Tuesday, March 15, 2005
Johnnie and Bryon have been up in Pennsylvania for the last week getting the Jefe ready for production. Which means breaking in the mold, tuning in the cook cycle so that we get the best cure for the plastic, and making the final adjustments to the outfitting. It takes a while to break a mold in so that it can run boats smoothly. In fact molds usually take a week or more to get broken in properly if you include the tuning of the mold and getting the best cook cycle for the boats. The guys were up there for a week and were able to start getting good boats so they loaded a few up and brought them down for us all to check out. What better place than our home run here at LL, The Green.
So of course the first thing we all wanted to do was go run the river. We called up the gang and everyone was psyched to check out the final version of the boat. The paddling group was Johnnie Kern, Tommy Hileke, John Grace, Nate Elliot, Daniel Delavergne, and myself. We also ran into a bunch of others that were on the water that day. Here is a video of the trip.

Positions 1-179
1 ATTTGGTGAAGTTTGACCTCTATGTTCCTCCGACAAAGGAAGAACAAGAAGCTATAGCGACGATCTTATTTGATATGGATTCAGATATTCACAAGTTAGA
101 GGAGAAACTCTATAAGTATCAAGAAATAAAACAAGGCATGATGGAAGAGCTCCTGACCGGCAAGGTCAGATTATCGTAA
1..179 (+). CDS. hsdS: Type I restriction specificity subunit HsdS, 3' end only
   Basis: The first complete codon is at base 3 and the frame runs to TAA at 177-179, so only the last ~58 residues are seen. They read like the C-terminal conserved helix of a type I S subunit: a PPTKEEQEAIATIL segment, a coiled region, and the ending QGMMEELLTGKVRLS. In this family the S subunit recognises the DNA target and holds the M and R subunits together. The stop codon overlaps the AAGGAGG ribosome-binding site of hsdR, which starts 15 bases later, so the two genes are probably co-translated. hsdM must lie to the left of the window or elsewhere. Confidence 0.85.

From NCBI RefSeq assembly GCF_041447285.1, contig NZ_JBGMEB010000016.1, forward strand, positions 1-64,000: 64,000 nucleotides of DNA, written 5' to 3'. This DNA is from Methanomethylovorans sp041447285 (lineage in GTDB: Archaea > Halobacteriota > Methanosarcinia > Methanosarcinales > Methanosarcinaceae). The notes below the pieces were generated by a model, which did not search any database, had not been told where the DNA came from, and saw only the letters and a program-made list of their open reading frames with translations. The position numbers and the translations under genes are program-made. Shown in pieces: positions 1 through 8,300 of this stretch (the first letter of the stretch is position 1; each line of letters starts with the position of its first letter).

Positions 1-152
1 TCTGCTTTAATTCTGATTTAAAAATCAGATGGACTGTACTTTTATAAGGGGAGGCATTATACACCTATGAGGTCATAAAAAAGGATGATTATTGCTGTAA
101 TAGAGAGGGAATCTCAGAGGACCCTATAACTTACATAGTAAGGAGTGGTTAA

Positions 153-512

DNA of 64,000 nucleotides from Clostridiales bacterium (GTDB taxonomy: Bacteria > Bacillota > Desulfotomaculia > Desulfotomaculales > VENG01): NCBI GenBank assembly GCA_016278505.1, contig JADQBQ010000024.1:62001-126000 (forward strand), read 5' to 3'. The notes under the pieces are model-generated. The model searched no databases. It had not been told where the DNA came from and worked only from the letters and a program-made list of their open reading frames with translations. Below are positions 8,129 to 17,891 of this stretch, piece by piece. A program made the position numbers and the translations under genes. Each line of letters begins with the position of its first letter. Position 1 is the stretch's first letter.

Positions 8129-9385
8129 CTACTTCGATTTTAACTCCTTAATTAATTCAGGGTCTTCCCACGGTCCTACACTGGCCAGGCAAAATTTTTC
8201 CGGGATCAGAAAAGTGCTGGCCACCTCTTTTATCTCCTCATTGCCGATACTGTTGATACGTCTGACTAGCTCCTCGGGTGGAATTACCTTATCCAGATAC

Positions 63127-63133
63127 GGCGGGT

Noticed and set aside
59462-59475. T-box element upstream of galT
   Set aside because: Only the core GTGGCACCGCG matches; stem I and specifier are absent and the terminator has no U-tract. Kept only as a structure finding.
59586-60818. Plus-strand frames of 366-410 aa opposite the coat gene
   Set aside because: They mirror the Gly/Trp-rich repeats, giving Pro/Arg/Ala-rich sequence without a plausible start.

It was a sweet day. We all took turns paddling the boats. Checking out the feel. The first thing that I noticed was the comfort factor. Johnnie worked hard to dial that in. The deck is a little higher from the front of the cockpit area through the foot area so there is a ton of room up there for your feet. The first paddling thing that I noticed was how it planed out on the surface as you went into rapids. It was sweet. You didn't feel bogged down in the water at all you sort of skipped across stuff. There is a shot in the video of Tommy going into the eddie in Gorilla and you can see that he just skims right into the eddie even though there is some pretty weird currents right there. The other thing I reeeeaaaallly like about the Jefe is that it comes off of drops smoothly. It has a really nice amount of crown in the hull that allows you to pull the hull under you as you slide off drops of water, or rock. I also liked how easy the boat was to manuever. The hull is a little flat it lets you spin and then head a different direction. You can see examples of that in the first part of the video. Where folks are running different routes through Frankenstien and they can change direction instantly. This last picture is a sweet shot from above Sunshine that John Grace took. In the video the last shot is of Tommy running the left line at Sunshine this is that line. Its a cool shot because if you look closely you can see the loss of altitude below. Thanks to John Grace for shooting the action shots. I will put some more stuff up in the next week with final measurements of the boat. As well as a closer look at our outfitting for this thing.